When I was back east for a wedding last month, I stayed in a hotel in Arlington, Virginia. I had various unusual for me experiences, things I wouldn’t have a bit of trouble getting used to, including: someone else keeping my room clean, watching the sunrise illuminate tall buildings outside my window while I drank room service coffee and read the Wall Street Journal. Of course, of all the interesting articles in the Journal, the one that caught my writer eye was about writing novels in these digital times.The article, “How the Internet Saved the Novel” by L. Gordon Crovitz’s in his column Information Age, gave me hope. Mr. Crovitz, a Rhodes scholar, has credentials out to here, including being a member of the board of directors of Houghton Mifflin Harcourt.
A quote I love from the article is, “In an age of constant digital snacking, readers seem to yearn for skillful storytelling.” Really, how can you compare a cracker and peanut butter to a Thanksgiving dinner in all its glory? I continue to believe, as many of us writers do, that readers today need, at least as much as ever, a wonderful story in which to sink their teeth, human or vampire, original or replacement.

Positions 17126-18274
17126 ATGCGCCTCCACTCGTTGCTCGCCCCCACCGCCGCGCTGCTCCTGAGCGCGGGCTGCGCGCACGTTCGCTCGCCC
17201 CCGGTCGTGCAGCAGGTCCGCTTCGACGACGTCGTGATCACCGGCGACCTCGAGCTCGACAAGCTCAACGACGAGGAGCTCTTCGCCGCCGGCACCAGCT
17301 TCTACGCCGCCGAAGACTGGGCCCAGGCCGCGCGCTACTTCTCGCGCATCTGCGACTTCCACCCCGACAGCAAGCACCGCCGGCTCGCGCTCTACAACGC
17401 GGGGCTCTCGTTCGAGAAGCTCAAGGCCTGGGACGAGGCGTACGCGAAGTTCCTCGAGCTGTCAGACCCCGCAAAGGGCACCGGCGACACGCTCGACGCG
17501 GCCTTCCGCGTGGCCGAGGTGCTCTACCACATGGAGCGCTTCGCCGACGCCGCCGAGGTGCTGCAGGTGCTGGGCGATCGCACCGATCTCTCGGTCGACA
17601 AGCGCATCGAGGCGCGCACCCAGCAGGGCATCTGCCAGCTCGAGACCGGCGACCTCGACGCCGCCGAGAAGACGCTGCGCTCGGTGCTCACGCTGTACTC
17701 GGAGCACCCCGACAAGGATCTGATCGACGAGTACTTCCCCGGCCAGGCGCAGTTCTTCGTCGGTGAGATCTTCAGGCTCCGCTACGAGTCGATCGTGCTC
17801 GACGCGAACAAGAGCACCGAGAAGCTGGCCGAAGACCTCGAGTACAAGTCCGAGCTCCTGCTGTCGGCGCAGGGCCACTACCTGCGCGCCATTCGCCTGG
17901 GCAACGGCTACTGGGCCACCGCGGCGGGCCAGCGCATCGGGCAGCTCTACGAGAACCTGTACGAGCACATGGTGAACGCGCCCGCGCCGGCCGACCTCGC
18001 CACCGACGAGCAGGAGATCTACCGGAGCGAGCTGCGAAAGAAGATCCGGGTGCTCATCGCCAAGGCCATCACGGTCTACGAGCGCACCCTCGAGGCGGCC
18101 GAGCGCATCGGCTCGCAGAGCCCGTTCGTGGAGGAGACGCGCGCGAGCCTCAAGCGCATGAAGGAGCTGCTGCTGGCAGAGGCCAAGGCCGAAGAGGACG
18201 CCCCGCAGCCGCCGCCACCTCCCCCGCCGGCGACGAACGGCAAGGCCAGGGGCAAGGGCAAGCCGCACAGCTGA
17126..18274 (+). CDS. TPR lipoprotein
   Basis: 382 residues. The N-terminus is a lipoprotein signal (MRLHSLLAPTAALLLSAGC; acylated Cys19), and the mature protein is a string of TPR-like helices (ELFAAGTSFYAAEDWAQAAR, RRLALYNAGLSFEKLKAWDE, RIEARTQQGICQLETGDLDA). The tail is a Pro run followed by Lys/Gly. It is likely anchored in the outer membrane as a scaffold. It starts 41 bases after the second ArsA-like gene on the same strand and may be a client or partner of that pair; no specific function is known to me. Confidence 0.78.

According to Crovitz, “People whose lives are dominated by the digital rush of email, text messages and social media are increasingly drawn to the opposite extreme: A record more than 100,000 novels are now published in the U.S. and Britain each year.”
Our writing assignment, should we choose to accept it, is to continue to tell a wonderful story, while striving for perfection, representation, and publication. Our readers are waiting for our written words to provide the needed balance between the frantic digital mentality and the restful focus and satisfaction found in reading a novel.